Steve Haystead considers himself a purist in the sense that not a particle of artificial matter shall enter his mead. He uses only organic honey, water pulled from his well, yeast used for wine, and bee pollen, which ignites the yeast fermentation process. Occasionally, depending on the variety of mead (there are currently 6 on the roster), berries, vegetables, and spices may find themselves tossed into the vat as well. Imitation may very well be the most sincerest form of flattery, but Steve is often appalled that mead makers are getting licenses while they know squat about honey, about bees, and about the brew.
He describes other meaderies as “plastic” in that they outsource their own honey and don’t even harvest their own bees. For him, and for would-be mead makers, “it’s really important to maintain the integrity of not just the mead, but the bees and the honey. That’s where it starts.” At Bardic Wells, they let the mead run its long and tedious course.
Steve draws the analogy of his mead comparable to pizza: much of the mead that’s out there on the market is like a Domino’s pizza. For those that don’t know any better, that’s all fine and good; it satisfies the pizza craving. But at Bardic Wells, where each ingredient is lovingly tended to and slowly perfected, their results are like a pizza from Luciano’s, a hole-in-the-wall alcove upstate where all of the pies’ individual ingredients shine through in each fragrant bite. For those of you in Chicago, think Spacca Napoli.
For centuries, mead has been the drink of both nobility and the peasants who groveled at their feet. Having attended a few Renaissance Fairs in state, Steve knew he wanted to develop his mead with the Celtic demographic in mind, devoting much of his trade to this market for which demand is still an active part of their culture. Back in the Middle Ages, a bard would come to a community and enthrall the masses as they paraded themselves in the town square. “I wanted to capture the festive energy of a bard; be the center-point of a community,” he says of his marketing mission, aiming to bring “positive energy and merriment. The logo and the drink show that you’re gonna have a lot of fun when you uncork the bottle.”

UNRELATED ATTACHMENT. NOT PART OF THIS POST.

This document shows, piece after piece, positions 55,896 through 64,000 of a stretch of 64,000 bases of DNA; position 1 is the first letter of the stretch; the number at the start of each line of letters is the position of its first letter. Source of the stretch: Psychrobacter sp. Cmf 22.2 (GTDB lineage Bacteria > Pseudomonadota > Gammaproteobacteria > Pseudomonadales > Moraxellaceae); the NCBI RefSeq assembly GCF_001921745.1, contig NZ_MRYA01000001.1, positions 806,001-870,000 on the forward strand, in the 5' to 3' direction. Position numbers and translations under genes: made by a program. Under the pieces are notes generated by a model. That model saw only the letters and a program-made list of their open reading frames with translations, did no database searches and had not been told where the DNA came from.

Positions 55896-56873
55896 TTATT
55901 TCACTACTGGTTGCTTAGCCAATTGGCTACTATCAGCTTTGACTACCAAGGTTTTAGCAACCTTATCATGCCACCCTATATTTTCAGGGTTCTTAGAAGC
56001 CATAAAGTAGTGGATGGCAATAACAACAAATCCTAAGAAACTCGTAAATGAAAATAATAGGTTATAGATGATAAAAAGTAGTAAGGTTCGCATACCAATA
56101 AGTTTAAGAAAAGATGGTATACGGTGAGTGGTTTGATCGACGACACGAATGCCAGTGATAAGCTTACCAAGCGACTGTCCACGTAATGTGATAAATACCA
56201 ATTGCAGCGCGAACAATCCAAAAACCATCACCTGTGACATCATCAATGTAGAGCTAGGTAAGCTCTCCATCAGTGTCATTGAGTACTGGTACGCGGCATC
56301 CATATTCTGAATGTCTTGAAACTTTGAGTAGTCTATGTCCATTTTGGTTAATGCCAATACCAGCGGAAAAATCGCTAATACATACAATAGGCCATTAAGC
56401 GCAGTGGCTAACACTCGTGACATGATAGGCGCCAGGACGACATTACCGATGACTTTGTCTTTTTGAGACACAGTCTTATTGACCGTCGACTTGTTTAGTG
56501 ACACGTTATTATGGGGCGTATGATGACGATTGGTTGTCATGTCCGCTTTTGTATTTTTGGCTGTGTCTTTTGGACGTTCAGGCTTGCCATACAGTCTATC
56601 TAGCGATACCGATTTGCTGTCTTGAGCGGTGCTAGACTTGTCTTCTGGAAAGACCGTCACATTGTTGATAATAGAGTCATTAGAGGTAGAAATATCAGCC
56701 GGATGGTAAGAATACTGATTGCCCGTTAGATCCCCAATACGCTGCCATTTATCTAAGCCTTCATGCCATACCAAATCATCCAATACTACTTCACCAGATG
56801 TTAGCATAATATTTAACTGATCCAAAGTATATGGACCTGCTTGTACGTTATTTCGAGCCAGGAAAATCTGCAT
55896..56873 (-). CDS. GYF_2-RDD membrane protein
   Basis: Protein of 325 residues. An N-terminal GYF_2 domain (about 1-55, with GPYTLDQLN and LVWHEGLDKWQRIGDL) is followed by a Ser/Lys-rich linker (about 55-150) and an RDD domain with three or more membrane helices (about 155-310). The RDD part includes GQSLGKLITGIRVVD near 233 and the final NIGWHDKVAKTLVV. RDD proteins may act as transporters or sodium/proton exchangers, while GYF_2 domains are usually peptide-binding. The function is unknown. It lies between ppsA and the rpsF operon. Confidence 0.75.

Circa the era of the Black Plague, mead was a means of escape and enjoyment. Fast-forward to 2008 and the high-potential that the future holds and mead is again a hot commodity. People may not need an escape from rat-bred continental disease, but they can always use a release from taxes, work, and Monday. Not to mention the pleasure of a darn good drinkin’ time with buddies corralled around a bottle of honey wine.
Steve sees a burgeoning market for mead as people start to learn the story of it, the history behind it. Currently state law prohibits shipment of alcohol from Michigan to Illinois, limits Bardic Wells’ Chicago potential to drive-in customers. To Steve and Jan’s delight, and to the millions upon millions of bees to which they laboriously tend to, mead is back on the market. So unleash your inner Beowulf, forget the doldrums of days’ routine, and party like a bard- goblet of mead in hand.